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Canada, CC BY 2.0 <>, via Wikimedia Commons" href=",_known_as_Tlacote_(10461537084).jpg">Salvia mexicana, known as Tlacote (10461537084)

Classification System: APG IV

Superregnum: Eukaryota
Regnum: Plantae
Cladus: Angiosperms
Cladus: Eudicots
Cladus: Core eudicots
Cladus: Asterids
Cladus: Lamiids
Ordo: Lamiales

Familia: Lamiaceae
Subfamilia: Nepetoideae
Tribus: Mentheae
Subtribus: Salviinae
Genus: Salvia
Subgenus: S. subg. Calosphace
Sectio: S. sect. Briquetia
Species: Salvia mexicana

Salvia mexicana L., Sp. Pl. 1: 25. 1753.

Hemistegia mexicana (L.) Raf., Fl. Tellur. 3: 90. 1837.
Sclarea mexicana (L.) Mill., Gard. Dict. ed. 8: n.º 14. 1768.

Jungia altissima Moench, Methodus: 379. 1794.
Salvia amethystina Salisb., Prodr. Stirp. Chap. Allerton: 74. 1796, nom. illeg.
Salvia lupulina Fernald, Proc. Amer. Acad. Arts 35: 542. 1900.
Salvia melissifolia Desf., Tabl. École Bot., ed. 3: 94. 1829, nom. inval.
Salvia mexicana f. minor Sessé & Moc., Naturaleza (Madrid), ser. 2, 2(App.): 10. 1893.
Salvia mexicana var. major Benth., Labiat. Gen. Spec.: 297. 1833.
Salvia mexicana var. minor Benth. in DC., Prodr. 12: 337. 1848.
Salvia nitidifolia Ortega, Nov. Pl. Descr. Dec.: 53. 1798.
Salvia papilionacea Cav., Icon. 4: 9. 1797.


Govaerts, R. et al. 2015. Salvia mexicana in World Checklist of Selected Plant Families. The Board of Trustees of the Royal Botanic Gardens, Kew. Published on the internet. Accessed: 2015 Sep 14. Reference page.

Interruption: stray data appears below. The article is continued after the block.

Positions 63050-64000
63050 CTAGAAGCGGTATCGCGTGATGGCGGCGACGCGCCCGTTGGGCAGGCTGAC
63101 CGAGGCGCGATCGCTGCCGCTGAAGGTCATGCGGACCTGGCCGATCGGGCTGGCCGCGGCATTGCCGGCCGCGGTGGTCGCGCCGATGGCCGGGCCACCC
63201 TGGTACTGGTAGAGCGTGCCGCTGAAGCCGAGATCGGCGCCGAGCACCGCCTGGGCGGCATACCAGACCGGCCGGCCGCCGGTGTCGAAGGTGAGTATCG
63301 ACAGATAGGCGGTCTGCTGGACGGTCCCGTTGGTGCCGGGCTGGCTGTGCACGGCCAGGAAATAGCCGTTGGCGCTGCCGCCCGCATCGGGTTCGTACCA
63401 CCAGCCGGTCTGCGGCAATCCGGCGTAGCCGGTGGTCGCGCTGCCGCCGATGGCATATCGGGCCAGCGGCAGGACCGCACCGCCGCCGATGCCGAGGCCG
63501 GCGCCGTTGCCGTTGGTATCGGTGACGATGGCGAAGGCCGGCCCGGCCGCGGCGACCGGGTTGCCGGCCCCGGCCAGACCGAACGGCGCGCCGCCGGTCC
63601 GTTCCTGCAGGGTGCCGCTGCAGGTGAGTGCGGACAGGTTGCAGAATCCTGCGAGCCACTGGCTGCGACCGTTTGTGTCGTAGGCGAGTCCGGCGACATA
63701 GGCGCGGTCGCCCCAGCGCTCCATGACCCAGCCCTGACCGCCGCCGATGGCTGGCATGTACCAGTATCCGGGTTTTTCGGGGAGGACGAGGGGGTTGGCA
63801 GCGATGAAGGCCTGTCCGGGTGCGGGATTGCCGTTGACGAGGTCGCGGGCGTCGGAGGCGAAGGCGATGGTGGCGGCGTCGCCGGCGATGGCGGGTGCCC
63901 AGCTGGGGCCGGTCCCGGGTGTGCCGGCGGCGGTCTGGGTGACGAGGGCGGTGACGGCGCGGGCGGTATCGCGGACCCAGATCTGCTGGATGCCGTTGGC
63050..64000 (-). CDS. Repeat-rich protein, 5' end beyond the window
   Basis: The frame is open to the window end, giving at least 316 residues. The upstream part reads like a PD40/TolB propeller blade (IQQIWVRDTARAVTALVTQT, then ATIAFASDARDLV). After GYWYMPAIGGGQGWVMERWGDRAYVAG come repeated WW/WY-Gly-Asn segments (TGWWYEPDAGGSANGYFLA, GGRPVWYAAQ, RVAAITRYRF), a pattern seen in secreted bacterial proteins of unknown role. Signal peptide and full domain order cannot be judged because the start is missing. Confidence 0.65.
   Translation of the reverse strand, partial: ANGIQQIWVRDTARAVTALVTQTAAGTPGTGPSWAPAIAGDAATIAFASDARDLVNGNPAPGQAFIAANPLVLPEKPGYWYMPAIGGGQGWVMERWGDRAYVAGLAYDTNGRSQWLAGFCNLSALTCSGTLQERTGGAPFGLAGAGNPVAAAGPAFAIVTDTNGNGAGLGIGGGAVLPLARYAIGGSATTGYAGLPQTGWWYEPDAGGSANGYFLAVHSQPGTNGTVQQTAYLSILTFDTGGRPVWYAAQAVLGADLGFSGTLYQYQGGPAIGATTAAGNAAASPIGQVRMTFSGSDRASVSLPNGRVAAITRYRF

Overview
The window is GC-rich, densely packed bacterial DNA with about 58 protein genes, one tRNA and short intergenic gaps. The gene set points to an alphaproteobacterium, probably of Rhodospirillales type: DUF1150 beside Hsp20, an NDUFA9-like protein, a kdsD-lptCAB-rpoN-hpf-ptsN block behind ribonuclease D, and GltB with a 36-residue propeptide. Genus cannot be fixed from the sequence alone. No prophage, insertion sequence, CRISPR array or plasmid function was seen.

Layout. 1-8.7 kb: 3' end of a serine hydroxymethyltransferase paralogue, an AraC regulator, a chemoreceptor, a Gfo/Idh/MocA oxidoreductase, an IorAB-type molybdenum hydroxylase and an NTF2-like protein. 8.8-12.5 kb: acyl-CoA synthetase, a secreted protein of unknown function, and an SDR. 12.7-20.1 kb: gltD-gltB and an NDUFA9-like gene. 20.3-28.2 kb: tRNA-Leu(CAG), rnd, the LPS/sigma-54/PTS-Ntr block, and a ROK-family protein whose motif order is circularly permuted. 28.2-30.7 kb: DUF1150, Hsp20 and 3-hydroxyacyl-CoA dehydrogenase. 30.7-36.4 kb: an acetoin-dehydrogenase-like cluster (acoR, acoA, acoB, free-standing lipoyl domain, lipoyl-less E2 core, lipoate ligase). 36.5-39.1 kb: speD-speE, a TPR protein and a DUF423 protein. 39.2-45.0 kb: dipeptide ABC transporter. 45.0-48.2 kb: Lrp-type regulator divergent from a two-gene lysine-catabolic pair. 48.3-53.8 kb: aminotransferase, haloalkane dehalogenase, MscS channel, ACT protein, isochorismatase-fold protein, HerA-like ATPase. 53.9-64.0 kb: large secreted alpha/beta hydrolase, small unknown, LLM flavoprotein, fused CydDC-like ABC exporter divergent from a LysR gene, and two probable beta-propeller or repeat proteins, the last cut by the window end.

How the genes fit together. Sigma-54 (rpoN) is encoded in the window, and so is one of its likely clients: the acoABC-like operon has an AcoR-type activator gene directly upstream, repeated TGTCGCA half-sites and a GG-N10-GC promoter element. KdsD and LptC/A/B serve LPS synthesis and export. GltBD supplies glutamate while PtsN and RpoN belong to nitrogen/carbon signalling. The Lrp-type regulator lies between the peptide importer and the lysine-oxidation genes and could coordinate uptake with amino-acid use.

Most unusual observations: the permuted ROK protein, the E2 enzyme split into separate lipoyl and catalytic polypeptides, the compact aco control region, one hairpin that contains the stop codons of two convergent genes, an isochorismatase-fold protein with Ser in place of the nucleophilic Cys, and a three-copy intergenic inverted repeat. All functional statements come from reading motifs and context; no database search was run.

Linnaeus, C. 1753. Species Plantarum 1: 25.

Vernacular names
English: Mexican sage

Salvia mexicana (Mexican sage) is a herbaceous shrubby perennial native to a wide area of central Mexico, growing at elevations from 2,600 to 8,500 feet (800 to 2,600 metres). It grows in tropical areas in the south and arid subtropical habitats in the north, often at the edges of forests.[1]

Salvia mexicana grows 3 to 9 feet (0.9 to 2.7 metres) tall and 3 to 4 feet (0.9 to 1.2 metres) wide in cultivation, with leaves ranging from mid-green and glabrous, to gray green with short hairs. The inflorescences also vary, in length and in size of flower. The color of flowers and calyces range from midnight-purple to purple-blue. The flowers bloom in late summer, in whorls that are produced abundantly for several months.

The earliest records of Salvia mexicana in horticulture are beginning in the 1970s at several botanical gardens. One popular cultivar is 'Limelight' (pictured at right), collected in the state of Querétaro, which has violet-blue flowers with large chartreuse-green calyces. 'Lollie Jackson' is a compact cultivar; 'Ocampo' is an upright cultivar growing to 7 feet (2 metres) — both are commonly sold in nurseries.[1]

Clebsch, Betsy; Barner, Carol D. (2003). The New Book of Salvias. Timber Press. p. 198. ISBN 978-0-88192-560-9.

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